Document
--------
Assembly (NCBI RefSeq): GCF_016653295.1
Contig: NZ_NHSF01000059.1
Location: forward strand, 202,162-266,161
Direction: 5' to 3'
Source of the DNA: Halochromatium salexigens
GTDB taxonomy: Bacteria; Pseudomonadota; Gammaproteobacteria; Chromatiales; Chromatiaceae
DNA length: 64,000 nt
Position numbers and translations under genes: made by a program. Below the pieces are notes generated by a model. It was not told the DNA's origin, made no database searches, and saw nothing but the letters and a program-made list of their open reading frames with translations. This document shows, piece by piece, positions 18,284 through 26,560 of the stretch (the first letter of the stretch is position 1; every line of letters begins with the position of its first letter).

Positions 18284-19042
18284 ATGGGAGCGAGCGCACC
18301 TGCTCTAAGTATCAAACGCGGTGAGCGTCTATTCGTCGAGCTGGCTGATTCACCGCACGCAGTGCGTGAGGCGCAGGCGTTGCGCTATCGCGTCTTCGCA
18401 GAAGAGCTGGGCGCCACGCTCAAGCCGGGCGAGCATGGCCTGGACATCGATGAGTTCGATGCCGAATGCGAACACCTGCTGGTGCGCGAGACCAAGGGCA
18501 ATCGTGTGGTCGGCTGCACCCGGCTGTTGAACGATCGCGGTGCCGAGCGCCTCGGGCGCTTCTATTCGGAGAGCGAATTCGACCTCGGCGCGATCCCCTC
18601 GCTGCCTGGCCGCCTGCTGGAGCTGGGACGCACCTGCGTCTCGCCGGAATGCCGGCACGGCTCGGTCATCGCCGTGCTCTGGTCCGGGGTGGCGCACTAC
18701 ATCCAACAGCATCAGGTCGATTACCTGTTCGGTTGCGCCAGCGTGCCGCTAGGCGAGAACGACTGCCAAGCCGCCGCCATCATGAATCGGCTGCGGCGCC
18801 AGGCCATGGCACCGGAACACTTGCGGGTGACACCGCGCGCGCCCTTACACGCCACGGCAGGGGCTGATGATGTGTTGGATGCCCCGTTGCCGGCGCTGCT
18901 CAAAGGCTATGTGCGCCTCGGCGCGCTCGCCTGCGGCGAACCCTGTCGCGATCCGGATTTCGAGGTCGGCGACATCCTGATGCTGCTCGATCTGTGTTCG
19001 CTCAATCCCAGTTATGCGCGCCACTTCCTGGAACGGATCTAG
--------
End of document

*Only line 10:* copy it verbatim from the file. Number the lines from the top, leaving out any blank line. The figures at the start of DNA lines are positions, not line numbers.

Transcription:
18284 ATGGGAGCGAGCGCACC